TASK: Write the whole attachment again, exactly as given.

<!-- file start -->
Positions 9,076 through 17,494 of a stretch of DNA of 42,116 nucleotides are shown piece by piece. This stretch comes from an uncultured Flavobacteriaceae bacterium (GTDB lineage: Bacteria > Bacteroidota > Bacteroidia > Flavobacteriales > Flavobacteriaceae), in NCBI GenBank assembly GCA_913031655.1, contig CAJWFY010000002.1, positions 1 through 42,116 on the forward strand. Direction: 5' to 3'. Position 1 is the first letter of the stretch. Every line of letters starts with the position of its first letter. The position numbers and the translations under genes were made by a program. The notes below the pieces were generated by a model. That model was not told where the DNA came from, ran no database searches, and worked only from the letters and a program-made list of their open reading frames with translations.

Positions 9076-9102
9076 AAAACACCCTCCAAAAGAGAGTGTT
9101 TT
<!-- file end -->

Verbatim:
Positions 9,076 through 17,494 of a stretch of DNA of 42,116 nucleotides are shown piece by piece. This stretch comes from an uncultured Flavobacteriaceae bacterium (GTDB lineage: Bacteria > Bacteroidota > Bacteroidia > Flavobacteriales > Flavobacteriaceae), in NCBI GenBank assembly GCA_913031655.1, contig CAJWFY010000002.1, positions 1 through 42,116 on the forward strand. Direction: 5' to 3'. Position 1 is the first letter of the stretch. Every line of letters starts with the position of its first letter. The position numbers and the translations under genes were made by a program. The notes below the pieces were generated by a model. That model was not told where the DNA came from, ran no database searches, and worked only from the letters and a program-made list of their open reading frames with translations.

Positions 9076-9102
9076 AAAACACCCTCCAAAAGAGAGTGTT
9101 TT